- Possibility of using pedestrian areas if no other bicycle lanes are available, unless there is a prohibiting sign.
- Going in the opposite direction in a lane is allowed only if the speed limit is less than 50 km/h.
- Two cyclists can ride side by side if the lane is wide enough, but also if it doesn’t hinder traffic and if it respects posted signs.
- Yes, you can pass stationary vehicles, whether in bike lanes or not, with caution, if the visibility is good, and if the surrounding traffic allows it.
- Parking may be on the pavement or in designated parking spaces. (And you are encouraged to lock up your bikes!)
- Waiting in front of cars at a red light is possible and allows you to start more safely and to position yourself well if you need to turn.
- You won’t be surprised: but it is forbidden to take calls while you are riding your bike (the €135 fine can, quite rightly, quickly discourage you).
- Finally: for your own safety and that of others, do not ride your bike under the influence of alcohol or drugs.
The advantage of a three-wheeled electric cargo bike is that it retains the benefits of a conventional bicycle while remaining a practical and active means of transportation!
What about cycling rules for cargo bikes? Are they the same?
Finally, we have explained the rules to follow on a normal bike, but how does it work on a cargo bike? That’s the subject of our article, so let’s get down to it:
Three-wheeled, two-wheeled, longtail, midtail… If you are riding a cargo bike and it doesn’t exceed 1 meter in width, then your cargo bike is considered a conventional bike with the same cycling rules as stated above. If your cargo bike exceeds 1 meter: reflectors and position lights will be mandatory on the front or rear trailer. However, riding a cargo bike differs from riding a conventional bike. It should be tested beforehand in a safe place to ensure everyone is at ease.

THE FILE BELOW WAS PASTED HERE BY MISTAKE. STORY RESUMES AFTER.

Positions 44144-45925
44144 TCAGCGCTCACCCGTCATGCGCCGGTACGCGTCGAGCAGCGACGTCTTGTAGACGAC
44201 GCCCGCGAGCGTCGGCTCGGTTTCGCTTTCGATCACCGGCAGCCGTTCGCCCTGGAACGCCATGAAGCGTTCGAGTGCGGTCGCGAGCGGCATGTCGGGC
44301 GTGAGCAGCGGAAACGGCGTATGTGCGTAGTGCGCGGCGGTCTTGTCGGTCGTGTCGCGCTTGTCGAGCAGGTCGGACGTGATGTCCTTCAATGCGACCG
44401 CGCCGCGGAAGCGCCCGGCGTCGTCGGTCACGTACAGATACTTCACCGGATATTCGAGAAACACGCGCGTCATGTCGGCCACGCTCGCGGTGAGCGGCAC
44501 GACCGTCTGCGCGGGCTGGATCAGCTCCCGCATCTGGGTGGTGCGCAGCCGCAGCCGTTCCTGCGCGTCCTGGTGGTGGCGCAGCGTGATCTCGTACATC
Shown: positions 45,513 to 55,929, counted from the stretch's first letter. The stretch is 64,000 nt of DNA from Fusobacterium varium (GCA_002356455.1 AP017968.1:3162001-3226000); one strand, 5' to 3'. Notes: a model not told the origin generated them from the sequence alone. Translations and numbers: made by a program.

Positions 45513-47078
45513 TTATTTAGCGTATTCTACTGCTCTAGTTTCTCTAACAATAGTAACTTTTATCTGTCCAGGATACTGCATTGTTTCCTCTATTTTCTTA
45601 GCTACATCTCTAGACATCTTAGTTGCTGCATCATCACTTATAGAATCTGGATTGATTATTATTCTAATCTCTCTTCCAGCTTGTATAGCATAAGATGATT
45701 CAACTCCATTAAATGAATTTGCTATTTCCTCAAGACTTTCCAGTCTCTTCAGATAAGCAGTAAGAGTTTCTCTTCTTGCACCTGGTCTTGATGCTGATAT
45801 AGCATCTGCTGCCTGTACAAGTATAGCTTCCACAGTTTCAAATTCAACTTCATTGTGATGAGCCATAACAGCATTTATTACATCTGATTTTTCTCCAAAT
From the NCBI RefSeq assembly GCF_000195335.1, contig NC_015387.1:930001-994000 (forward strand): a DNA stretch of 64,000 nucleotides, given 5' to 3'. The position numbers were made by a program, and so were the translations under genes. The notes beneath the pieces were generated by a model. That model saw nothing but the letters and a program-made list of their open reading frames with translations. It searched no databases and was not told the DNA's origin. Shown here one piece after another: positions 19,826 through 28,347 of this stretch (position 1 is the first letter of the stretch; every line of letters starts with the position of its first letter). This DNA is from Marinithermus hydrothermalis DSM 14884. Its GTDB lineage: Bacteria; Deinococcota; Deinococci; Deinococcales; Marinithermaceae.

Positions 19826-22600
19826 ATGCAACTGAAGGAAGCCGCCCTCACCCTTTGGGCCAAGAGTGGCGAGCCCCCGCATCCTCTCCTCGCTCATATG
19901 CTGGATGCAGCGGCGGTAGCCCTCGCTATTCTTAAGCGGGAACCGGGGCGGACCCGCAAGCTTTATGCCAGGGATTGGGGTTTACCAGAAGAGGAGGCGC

Indeed, make sure you are stable with front or rear loads while being aware of the width of your bike in order to ride safely in traffic.
In the UK it is legal to carry a child in a bike seat on a bike, cargo bike or e-bike. There is nothing in the Electrically Assisted Pedal Cycles Regulation 1985 or the 2015 amendment to the regulation which prohibits this. Learn more about the different conditions for transporting your child on three-wheeled bikes, two-wheeled bikes, or other cargo solution on the We are Cycling website.
Tips: If you want to get around on a cargo bike without exceeding the width of a conventional bike, AddBike transport modules are a solution, since they do not exceed 69 cm (and can therefore go through the doors of your home). We have also created a midtail bike that is 20 inches longer at the back: the U-Cargo, which is designed for the whole family. This bike allows you to transport children and loads (lite or family option) while remaining manoeuvrable in an urban setting. It is currently on pre-sale with electric assistance.
Cyclists are asked to be more cautious when riding in cities. But don’t panic, cycling rules are straight forward for everyone involved and are very easy to follow.
Clean mobility and cycling is a big yes for us, but it has to be done safely!